Columnists / OP-ED

Mark Dubois

Lawyer Techies

By MARK DUBOIS |

The idea that disputes need to be adjudicated in a room in a courthouse with two litigants standing before a judge, each accompanied by a lawyer, when internet-based services such as Modria adjudicate tens of millions of disputes every year for eBay and other online sales platforms, is about as absurd as requiring litigants to ride horses to court wearing morning suits and top hats.

Mark Dubois

Reworking the Curriculum

By MARK DUBOIS |

It seems that enrollment in some graduate programs has suffered the same fate as law schools lately; liberal arts dropping significantly with STEM subjects holding steady or growing.

Agostinho J. Ribeiro, chief executive officer of Ventura Law.

Attorneys Must Unite to Protect Future of Citizens

By AGOSTINHO J. RIBEIRO |

Lawyers must also now step up to the plate and recognize their role in the democratic society in encouraging an informed election of our next presidential candidate.

Mark Dubois

As the Leaves Fall and the Days Shorten...

By MARK DUBOIS |

I just can't see returning to the days of extreme exclusionary immigration policies, especially when it condemns many victims of our feckless foreign policy to certain death.

Mark Dubois

Running From Trouble: When Lawyers Should Alert Ethics Officials

By MARK DUBOIS |

A recent draft Virginia ethics opinion wrestles with the issue of whether and when lawyers have a duty to alert ethics folks that a fellow lawyer has become disabled or is showing signs of impairment.

Mark Dubois

The Importance of Writing Well

By MARK DUBOIS |

There was a kerfuffle the other day when the powers that rule on such things proposed reducing the length of federal appellate briefs by 1,500 words. After much hand-wringing, weeping and gnashing of teeth, the limit was reduced from 14,000 to 13,000. Civilization will continue.

Mark Dubois

Lawyers' Powers Not as Broad as Many Think

By MARK DUBOIS |

Lawyers' powers are only as broad as the grant of authority we receive. We can't make up new ways of doing things, either on the civil or criminal side, simply because they save time or are more efficacious. For that we need to change the law.

Mark Dubois

Media Circuses Deny Due Process and Fair Trials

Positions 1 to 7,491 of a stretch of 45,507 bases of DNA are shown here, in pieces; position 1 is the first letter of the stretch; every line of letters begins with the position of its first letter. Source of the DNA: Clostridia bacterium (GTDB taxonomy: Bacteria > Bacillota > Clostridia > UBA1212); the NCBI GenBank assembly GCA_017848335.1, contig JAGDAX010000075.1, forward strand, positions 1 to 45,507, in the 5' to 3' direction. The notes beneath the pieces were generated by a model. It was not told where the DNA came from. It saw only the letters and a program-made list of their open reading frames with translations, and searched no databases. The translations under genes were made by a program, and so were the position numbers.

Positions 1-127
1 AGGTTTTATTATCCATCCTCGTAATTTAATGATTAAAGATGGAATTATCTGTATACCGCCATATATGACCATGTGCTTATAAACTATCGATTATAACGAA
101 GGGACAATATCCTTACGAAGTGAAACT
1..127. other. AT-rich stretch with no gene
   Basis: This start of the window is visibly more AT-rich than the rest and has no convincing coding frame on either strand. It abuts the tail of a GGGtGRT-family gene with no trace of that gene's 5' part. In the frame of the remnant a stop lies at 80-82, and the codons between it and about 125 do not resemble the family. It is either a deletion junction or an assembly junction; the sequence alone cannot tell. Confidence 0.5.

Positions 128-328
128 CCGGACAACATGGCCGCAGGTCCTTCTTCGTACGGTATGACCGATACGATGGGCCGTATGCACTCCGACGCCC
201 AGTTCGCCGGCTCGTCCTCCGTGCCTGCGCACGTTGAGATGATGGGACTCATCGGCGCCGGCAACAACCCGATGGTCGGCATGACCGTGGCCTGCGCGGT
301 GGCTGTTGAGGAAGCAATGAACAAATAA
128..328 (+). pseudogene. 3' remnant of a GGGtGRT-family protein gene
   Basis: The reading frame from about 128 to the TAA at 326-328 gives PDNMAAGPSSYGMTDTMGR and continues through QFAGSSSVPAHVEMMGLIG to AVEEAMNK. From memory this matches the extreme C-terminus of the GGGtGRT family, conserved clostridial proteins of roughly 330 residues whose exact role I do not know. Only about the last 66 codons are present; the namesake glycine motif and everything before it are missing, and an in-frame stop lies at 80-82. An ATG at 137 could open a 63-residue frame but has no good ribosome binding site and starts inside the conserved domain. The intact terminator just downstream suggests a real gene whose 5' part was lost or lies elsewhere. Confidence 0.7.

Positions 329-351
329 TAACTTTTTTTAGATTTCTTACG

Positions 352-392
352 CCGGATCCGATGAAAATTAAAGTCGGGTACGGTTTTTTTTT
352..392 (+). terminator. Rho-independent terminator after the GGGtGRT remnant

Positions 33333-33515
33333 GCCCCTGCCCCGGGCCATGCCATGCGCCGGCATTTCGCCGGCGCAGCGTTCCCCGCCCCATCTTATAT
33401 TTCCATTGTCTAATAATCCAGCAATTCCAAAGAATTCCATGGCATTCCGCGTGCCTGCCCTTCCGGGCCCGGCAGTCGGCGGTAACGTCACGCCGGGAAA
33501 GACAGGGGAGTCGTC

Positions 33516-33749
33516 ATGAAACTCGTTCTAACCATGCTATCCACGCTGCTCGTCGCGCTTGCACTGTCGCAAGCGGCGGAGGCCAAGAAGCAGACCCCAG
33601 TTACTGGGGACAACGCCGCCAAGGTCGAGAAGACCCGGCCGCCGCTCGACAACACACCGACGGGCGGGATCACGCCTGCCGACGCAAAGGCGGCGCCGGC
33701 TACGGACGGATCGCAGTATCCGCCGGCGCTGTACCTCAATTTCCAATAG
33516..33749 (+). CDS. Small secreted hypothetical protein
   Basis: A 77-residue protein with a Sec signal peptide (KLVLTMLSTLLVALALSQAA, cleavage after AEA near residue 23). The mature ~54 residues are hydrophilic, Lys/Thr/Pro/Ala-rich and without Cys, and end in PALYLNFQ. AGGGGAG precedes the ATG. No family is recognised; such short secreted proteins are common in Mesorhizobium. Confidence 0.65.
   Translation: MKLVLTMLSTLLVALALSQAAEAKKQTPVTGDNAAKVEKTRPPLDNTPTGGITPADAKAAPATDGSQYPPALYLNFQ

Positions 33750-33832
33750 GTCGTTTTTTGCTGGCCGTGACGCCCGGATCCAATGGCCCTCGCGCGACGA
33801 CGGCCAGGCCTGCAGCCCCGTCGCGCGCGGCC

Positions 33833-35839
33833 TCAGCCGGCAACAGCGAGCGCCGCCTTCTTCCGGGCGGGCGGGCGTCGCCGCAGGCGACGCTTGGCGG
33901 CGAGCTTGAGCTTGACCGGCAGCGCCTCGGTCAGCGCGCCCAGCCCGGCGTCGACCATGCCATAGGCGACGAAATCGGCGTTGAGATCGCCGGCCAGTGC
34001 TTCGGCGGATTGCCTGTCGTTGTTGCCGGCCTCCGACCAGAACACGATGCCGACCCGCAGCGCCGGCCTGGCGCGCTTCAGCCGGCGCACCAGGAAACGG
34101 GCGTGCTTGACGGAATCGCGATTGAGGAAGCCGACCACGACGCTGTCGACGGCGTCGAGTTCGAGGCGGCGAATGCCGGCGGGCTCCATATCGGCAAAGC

By Mark Dubois |

Jurisprudence in the last few decades has wrestled with balancing lawyers' First Amendment rights, the public's right to know, the need for open courts and the accused's rights to a fair trial.

Mark Dubois

The Use and Misuse of the Rules of Conduct

By MARK DUBOIS |

A recent New York City Bar ethics decision on the duties of criminal prosecutors raises interesting questions regarding the interplay of the rules of conduct and standards of lawyer conduct applicable in civil and criminal contexts.

Connecticut's Political Economy: Destroy the Family, Blame Wal-Mart

By CHRIS POWELL |

A century ago Theodore Roosevelt, while regarded as a flaming liberal, nevertheless argued that the first duty of a citizen is to pull his own weight. The collapse of schools, cities, and the state itself is what happens when public policy disagrees.

Is Bitcoin Acceptable Payment for Legal Services?

By NORMAN PATTIS |

Bitcoin lives in a dark world outside the law, unregulated, murky, indeed, even suspicious. It is the very sort of medium of exchange one would most expect the IRS to be interested in.

Mark Dubois

Jurisdictional Boundaries

By Mark Dubois |

Many states still take their sovereignty seriously and will not hesitate to haul out-of-state lawyers into their disciplinary courts if they believe they are fishing without a license.

A Game of Financial Chicken

By NORMAN PATTIS |

Hartford is apparently teetering on the edge of bankruptcy, if its mayor, Luke Bronin, is to be believed. If Bronin is serious about avoiding bankruptcy, he ought to call the city's lawyers and ask them just what they are doing in the case of 'Harris v. O'Hare,' a federal civil rights action set for trial this month.